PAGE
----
In an environment where corporate trust is low, companies need to find new ways to forge bonds with stakeholders. In this context, employees can be a valuable resource to communicate corporate values, enhance reputation and rebuild trust.
As the 2018 Edelman Trust Barometer makes clear, there exists deep public distrust of institutions, corporations, media and politicians across the globe, including in Australia.
In fact, this year’s Barometer shows that Australia’s trust in business sits at just 45 percent, down from 48 percent in 2017, and below the global average of 52 percent.
Many problems flow from slumping corporate trust which leads to investors, regulators, customers, employees and interest groups growing sceptical of company claims regarding performance, outlook, strategy and social responsibility outcomes.
Additionally, a low-trust environment can lead to employees being less willing to work for ‘mistrusted’ companies, as well as communities that are reluctant to grant businesses social licence.
With trust imploding, the level of scrutiny is exploding.
While there are many ways corporate trust can be rebuilt, one powerful strategy can be to engage employees as advocates for companies and industries.
As the latest Edelman Trust Barometer notes, despite low levels of corporate trust existing generally across the economy, the views of employees are still trusted. This gives employees a unique ability to act as informal corporate spokespeople in their lives away from work.
The big challenge, however, is to shift the mindset of employees. That is because for employees to act as effective advocates they need to speak up in support of their companies and industries in their daily lives, whether that is at a family barbecue, chatting to a neighbour, or over coffee with friends. This can be a big ask.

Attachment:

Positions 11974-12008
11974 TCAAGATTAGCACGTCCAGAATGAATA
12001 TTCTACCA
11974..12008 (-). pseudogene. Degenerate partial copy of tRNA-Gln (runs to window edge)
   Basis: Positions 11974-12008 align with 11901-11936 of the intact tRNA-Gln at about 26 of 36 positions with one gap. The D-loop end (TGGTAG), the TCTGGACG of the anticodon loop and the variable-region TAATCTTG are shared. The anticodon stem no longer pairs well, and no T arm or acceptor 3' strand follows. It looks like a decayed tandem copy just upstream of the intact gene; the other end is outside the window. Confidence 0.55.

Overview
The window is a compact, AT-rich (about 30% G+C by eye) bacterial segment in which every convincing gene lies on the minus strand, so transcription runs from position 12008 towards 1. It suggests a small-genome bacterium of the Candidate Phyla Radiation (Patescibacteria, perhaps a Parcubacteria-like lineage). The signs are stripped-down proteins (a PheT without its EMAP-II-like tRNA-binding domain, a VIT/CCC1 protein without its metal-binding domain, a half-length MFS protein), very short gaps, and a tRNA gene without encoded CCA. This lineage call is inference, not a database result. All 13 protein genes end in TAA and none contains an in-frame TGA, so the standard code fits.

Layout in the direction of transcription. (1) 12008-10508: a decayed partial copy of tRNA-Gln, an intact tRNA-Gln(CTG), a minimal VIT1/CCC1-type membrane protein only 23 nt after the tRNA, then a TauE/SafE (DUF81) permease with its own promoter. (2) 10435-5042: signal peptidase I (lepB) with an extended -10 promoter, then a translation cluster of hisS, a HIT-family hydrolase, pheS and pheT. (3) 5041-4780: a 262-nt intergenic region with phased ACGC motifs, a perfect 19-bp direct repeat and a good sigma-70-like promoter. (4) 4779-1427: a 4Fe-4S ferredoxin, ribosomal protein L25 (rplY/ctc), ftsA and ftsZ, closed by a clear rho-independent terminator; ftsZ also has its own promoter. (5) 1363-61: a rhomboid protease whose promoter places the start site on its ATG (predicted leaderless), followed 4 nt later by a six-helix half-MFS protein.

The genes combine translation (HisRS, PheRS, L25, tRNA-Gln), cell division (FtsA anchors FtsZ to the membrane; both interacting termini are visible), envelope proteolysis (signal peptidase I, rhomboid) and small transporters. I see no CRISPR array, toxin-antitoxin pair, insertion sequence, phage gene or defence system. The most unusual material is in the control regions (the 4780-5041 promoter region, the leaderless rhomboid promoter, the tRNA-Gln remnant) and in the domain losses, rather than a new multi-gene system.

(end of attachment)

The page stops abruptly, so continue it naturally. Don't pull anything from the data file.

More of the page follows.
Achieving this paradigm shift means encouraging employees to think of themselves not just as wage or salary earners, but as workers who are proud of their companies and industries.
In practice, this means focusing on company culture. Only when employees buy into the purpose and values of their company, they can then be encouraged to become external advocates.
It stands to reason that employees will only be comfortable speaking up in public as corporate advocates if they feel aligned to the values of their employer and its leadership.
The flow on from this is that companies must create workplaces where employees feel valued and supported. Employees must also buy into how the company, and its leaders, operate.
Initiatives targeted at employees are another key way to encourage employee advocacy.
For example, some multinationals have rolled out programs that inform employees of issues that impact their company and prompt them to speak out on the company’s behalf.
Such programs, often delivered via an employer’s web portal, can be linked to key issues in the news that affect and resonate with the company, employees and wider community.
Australia’s traditionally adversarial industrial relations system also creates challenges when it comes to encouraging employees to embark on corporate advocacy.
To this end, it is important to create a workplace that focuses on productive and collaborative outcomes rather than one that takes a combative approach to industrial relations.
The role corporate affairs teams play is also central in this mission. When it comes to rebuilding corporate trust, it is possible that efforts driven purely by public relations and government lobbying may lead to more cynicism among the public, not less.
With this in mind, corporate affairs teams should look to go beyond traditional influencing tactics and play a central role in encouraging employees to become external advocates.
While it requires a shift in mindset, viewing employees as potential corporate advocates and empowering them to speak out, can be a powerful way to rebuild corporate trust in today’s increasingly distrustful environment.
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